MU AQL (Mu Aquilae). Wander around through the Milky Way in Vulpecula with a telescope or binoculars and you may come across a charming cluster" called "the Coathanger." It's an extreme example of a "non-cluster," a chance alignment of differently-colored stars. At the other extreme of alignment is the region around Mu Aquilae, a rather non-descript common fifth magnitude (4.45) class K (K3) giant that lies some 4.5 degrees west-southwest of Altair, the luminary of Aquila, the celestial eagle. K giants are common as dirt. Most of them are stars that have used their internal hydrogen fuel, the cores now slowly heating and contracting in size as the stars grow larger and cooler on the outside, or have fired up their internal helium to fuse to carbon and oxygen. This one, Mu Aquilae, is no different. Take the K giants from the sky and many of the constellations would nearly disappear or at least be severely altered. Imagine for example Taurus without Aldebaran, Bootes without Arcturus. And what happened to that second twin, Pollux, anyway? (Though we must admit that removing Mu Aql from Aquila's outline would do little harm.) They are all going to slough off their outer hydrogen envelopes and reveal their inner, now-dead cores as nascent white dwarfs, perhaps producing expanding shells, planetary nebulae, along the way. At a distance of 108 light years (with an uncertainty of just 1), Mu Aql has a typical temperature of 4520 Kelvin, which means that a fair amount of infrared radiation must be added to the visible starlight to get a luminosity of 25 times that of the Sun, which in turn yields a radius of 8.1 times that of the Sun. That's not much for a "giant," but then neither is the mass very high, at most just one and half Suns. Even the metal content is near-solar as well. The only thing that's a little off about the star is the velocity of 48 kilometers per second relative to the Sun, some three times normal. What brings us back to the Coathanger is that Mu Aquilae is surrounded by "companions" of tenth to thirteenth magnitude (Mu Aql B through F), and one's first reaction is that we've found a "mini-cluster" with Mu Aql A at the top. Measurements of motion, however, disabuse one of such a notion. What IS odd is that in looking at this loose swarm as a cluster, we inadvertently seem to have found a REAL double, as Mu Aql B and C (each about a minute of arc from Mu-A) have almost identical motions relative to A and are probably a real pair, but of unknown distance and type. Best perhaps to go back and admire the real Coathanger before the motions of its member stars dissipate, in the case of Mu Aql leaving the real double of Mu Aql behind.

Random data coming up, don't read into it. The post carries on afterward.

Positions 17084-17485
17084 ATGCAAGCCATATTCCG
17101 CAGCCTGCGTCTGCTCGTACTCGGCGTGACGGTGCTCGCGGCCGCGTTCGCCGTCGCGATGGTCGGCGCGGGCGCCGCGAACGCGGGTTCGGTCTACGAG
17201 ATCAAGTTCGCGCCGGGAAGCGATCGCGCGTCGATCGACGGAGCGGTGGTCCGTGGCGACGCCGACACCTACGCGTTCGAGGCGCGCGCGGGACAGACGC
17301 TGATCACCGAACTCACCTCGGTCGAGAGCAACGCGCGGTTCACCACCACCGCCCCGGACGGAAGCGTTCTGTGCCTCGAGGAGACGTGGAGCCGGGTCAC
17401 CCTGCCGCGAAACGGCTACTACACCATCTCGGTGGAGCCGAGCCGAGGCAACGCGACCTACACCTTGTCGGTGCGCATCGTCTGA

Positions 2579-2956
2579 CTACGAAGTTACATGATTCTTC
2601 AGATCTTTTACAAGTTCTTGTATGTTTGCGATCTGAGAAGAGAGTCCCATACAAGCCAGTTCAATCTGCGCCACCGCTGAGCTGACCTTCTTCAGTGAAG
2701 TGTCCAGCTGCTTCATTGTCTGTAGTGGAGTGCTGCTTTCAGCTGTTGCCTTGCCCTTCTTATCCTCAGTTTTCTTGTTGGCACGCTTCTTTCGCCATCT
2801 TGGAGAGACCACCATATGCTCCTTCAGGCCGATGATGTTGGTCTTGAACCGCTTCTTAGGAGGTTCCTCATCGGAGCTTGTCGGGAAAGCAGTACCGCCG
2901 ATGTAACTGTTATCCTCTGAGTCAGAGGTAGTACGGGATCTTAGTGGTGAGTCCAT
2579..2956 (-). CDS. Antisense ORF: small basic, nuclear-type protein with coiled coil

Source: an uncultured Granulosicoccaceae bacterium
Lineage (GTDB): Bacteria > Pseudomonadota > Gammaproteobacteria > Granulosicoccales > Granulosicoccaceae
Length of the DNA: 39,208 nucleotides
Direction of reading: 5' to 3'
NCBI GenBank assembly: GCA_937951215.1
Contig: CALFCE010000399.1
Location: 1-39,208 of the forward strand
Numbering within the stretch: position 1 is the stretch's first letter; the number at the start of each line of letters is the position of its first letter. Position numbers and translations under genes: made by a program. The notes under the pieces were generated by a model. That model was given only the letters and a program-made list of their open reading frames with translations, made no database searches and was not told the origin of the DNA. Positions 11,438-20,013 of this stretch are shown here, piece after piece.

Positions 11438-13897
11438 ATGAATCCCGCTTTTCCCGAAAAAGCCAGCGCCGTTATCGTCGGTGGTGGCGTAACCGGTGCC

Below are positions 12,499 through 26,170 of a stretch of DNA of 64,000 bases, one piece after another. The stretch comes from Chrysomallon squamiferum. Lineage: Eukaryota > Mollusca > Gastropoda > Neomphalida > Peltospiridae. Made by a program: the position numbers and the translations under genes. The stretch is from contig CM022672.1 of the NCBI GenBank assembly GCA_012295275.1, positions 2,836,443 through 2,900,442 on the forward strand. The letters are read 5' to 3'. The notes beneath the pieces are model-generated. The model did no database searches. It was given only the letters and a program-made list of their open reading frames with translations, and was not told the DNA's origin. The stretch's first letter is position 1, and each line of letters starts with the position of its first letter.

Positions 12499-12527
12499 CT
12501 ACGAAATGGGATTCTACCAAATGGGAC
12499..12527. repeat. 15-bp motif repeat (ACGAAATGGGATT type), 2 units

Written byJim Kaler 8/25/17. Return to STARS.